A working group for the CDC announced Wednesday that there is no evidence yet to suggest that COVID-19 vaccine boosters are necessary.
Public health officials, however, will continue to monitor the virus as it changes and develops in order to determine if a booster vaccine will be needed in the future, NBC News reports.
The Advisory Committee on Immunization Practices, an independent group of advisers to the CDC, agreed with the conclusion.
This announcement comes after much anticipation surrounding the topic of booster vaccines. As most know by now, the Pfizer and Moderna vaccines are both two doses, while the Johnson and Johnson is a single dose. However, discussion of a potential booster shot began circulating in recent weeks and months.
“Prior to going around and giving everyone boosters, we need to improve the overall vaccination rate,” Dr. Keipp Talbot, an associate professor of medicine at Vanderbilt University and a member of the committee, said.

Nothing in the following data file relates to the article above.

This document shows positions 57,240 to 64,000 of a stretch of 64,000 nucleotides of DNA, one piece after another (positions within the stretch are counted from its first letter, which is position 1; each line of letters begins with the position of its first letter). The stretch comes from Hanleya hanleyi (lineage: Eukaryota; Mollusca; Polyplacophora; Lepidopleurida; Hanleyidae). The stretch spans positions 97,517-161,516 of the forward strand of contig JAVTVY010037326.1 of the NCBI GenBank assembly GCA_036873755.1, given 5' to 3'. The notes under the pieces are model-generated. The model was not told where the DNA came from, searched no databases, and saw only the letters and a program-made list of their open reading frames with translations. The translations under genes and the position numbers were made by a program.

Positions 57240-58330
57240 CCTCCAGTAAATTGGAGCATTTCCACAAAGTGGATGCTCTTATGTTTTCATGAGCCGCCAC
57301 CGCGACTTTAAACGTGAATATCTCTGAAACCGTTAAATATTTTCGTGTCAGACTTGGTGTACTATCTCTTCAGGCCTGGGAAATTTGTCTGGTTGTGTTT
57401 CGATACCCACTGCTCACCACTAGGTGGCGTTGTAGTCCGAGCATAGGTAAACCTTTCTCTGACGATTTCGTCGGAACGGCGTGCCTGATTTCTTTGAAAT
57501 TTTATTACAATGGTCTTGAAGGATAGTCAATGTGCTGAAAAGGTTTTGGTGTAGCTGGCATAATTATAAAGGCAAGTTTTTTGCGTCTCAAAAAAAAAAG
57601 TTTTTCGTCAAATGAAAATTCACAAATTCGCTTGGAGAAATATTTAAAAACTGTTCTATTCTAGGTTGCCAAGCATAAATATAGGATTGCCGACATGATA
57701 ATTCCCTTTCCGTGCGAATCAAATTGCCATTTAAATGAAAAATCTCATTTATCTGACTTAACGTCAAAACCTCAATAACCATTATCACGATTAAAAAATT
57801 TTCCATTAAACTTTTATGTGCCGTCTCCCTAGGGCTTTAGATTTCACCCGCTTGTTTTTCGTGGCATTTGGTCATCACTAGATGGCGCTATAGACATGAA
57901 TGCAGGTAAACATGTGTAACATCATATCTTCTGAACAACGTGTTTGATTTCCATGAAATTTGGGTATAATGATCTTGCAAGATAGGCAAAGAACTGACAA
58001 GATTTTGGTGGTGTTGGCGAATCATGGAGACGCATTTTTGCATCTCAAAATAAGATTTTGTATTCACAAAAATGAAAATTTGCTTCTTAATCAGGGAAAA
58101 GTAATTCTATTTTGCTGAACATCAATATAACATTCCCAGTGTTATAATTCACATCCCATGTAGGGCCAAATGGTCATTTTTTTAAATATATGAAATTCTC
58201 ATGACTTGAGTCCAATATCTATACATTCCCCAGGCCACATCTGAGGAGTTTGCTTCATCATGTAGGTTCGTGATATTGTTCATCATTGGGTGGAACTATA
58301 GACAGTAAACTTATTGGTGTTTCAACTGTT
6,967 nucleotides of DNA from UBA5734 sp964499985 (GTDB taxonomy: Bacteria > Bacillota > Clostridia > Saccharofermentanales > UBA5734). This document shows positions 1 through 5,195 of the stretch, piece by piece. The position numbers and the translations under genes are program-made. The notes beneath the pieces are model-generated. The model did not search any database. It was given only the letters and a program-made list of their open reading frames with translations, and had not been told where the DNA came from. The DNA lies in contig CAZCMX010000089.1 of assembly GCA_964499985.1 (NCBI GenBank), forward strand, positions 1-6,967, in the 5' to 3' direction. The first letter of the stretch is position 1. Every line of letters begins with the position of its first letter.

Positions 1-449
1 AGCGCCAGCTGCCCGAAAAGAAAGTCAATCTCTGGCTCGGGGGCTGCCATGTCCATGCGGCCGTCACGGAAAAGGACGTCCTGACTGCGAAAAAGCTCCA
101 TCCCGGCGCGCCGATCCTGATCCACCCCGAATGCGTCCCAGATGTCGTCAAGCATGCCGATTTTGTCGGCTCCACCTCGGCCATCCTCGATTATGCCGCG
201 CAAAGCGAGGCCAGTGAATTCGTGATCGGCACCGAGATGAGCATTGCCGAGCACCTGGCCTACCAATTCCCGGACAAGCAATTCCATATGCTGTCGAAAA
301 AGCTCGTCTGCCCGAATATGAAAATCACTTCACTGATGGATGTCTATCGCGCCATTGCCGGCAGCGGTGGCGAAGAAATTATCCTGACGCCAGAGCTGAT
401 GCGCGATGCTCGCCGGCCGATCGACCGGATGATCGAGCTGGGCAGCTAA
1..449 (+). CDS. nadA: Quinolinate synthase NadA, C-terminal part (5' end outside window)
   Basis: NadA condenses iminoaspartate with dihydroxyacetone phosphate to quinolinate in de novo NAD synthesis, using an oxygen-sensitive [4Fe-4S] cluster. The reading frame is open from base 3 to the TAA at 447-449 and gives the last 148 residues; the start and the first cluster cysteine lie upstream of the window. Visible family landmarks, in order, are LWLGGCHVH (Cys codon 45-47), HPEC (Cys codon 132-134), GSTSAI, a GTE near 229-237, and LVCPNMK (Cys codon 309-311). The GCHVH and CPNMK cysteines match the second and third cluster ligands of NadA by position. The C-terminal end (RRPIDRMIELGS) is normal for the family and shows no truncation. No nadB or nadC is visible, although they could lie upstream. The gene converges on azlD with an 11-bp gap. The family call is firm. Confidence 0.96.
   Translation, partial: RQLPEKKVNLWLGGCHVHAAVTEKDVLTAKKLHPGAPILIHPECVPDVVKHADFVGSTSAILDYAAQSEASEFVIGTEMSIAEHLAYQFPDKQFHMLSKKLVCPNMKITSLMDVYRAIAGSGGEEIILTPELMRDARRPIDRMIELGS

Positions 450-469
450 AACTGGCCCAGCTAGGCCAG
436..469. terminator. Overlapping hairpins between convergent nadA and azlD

Boosters could become necessary if there were a steady increase in positive cases among vaccinated individuals.
Dr. Sharon Frey, clinical director of the Center for Vaccine Development at Saint Louis University Medical School said that it remains unclear what exactly those levels would be.
“I think the only thing we can do at this moment is, if we start to see an uptick in reinfection in people, or new infections in people who have been vaccinated, that’s our clue that we need to move quickly,” she said.
Both Pfizer and Moderna began trials studying whether a third dose would be needed within weeks of the first inoculation. Johnson & Johnson also said it’s studying whether a second dose would be necessary; results are expected this summer.